Unlike the K20D, which uses a rechargeable lithium-ion battery, the K200D runs on a set of four AA cells. The problem with AAs is not just that they're quite bulky and fiddly to load, but that their power output and shelf-life is unpredictable.

Alkaline cells don't last well in digital cameras (80 shots in the Pentax) and rechargeable NiMH cells lose power even in storage, which is a bit of a nuisance if you only use your camera sporadically.

The advantage of AA batteries, though, is that you can buy them anywhere, so that if the Pentax does run out of power, it won't be too difficult to get replacements. Rather than using regular alkalines, though, you'd be much better off with high-powered lithium disposables. These cost more, but last many times longer.

Indeed, the K200D comes supplied with a set, and ours were still going strong even after days of intermittent testing. Pentax claims a life of 550 shots with this type of battery, which is at least as good as most of its rivals and their lithium-ion cells.

Robust design

Pentax has done well to find space for four AAs in what is actually quite a compact body. But although it's small, the Pentax is also very robust. The outside is plastic, but the camera chassis is made of stainless steel. This camera does feel notably heavier and tougher than other entry-level SLRs.

But there is also a hint of crudeness about it. The controls are all fine, but the menus use blocky text, rather unsubtle icons and garish primary colours. The control system is effective, but there's nothing subtle about it, especially when you compare it to the smart and modern-looking graphical interface on the Nikon D60, for example.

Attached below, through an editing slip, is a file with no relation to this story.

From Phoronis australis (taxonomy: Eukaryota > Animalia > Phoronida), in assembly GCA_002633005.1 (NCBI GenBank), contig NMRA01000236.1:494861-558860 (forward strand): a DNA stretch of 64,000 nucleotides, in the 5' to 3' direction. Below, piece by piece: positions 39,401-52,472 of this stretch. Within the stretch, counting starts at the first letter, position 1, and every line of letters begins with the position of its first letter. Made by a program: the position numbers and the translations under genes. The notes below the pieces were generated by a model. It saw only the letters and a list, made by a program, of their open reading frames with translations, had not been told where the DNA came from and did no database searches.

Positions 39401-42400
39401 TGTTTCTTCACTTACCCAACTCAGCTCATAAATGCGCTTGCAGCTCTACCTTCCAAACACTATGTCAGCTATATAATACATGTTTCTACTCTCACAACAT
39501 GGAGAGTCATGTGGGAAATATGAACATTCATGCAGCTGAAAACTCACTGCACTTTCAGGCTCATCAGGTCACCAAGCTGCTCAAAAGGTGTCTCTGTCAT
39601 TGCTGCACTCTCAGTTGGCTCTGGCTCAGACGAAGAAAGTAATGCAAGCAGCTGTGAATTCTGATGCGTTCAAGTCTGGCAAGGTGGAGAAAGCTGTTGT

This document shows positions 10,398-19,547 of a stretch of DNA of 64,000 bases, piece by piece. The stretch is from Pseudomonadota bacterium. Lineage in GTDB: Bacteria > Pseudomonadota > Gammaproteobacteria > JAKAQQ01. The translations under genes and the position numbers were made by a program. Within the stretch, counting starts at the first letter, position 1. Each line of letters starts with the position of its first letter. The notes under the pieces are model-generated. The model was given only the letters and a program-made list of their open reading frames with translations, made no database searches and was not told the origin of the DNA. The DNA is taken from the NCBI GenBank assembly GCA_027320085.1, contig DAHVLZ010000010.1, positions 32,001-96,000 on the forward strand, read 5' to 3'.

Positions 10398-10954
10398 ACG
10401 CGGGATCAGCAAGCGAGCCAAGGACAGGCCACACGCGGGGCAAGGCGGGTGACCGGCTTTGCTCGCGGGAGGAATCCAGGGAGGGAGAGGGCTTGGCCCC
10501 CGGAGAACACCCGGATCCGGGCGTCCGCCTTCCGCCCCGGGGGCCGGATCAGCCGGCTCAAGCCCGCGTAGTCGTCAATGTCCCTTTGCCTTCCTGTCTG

Many users won't care about that, of course, and will only be interested in how easy and logical the camera is to use, and how good the pictures are.

Hit and miss pictures

There are two types of picture quality with the K200D: what we'll call 'macroscopic' picture quality, which is what the image looks like as a whole (tone, contrast, colour, saturation and so on), and 'microscopic' picture quality (sharpness, noise, aberrations).

The K200's 'macroscopic' picture quality is very good. As with previous Pentaxes, there's a film-like look about the results, with strong mid-tone contrast that many other digital SLRs don't produce, and dense, vivid colours. 'Microscopically', it's a slightly different story.

The definition and noise levels are typical for a 10-megapixel DSLR, but the 18-55mm kit lens isn't a great performer. Definition drops off towards the edges of the frame and chromatic aberration around outlines starts to creep in. There are also traces of vignetting at the short end of the zoom range. And the coarse and noisy autofocus motor is just the last straw.

A gadget-heavy camera

Frankly, the K200D's kit lens does let it down. It's definitely worth considering a more expensive alternative and, while this does push the price up, this camera is good enough to justify it.

If you're into style, gadgets and technology, the K200D isn't for you. If, on the other hand, you want a solid, workmanlike camera with a traditional feel and film-like image quality, you should take it seriously.

Via PhotoRadar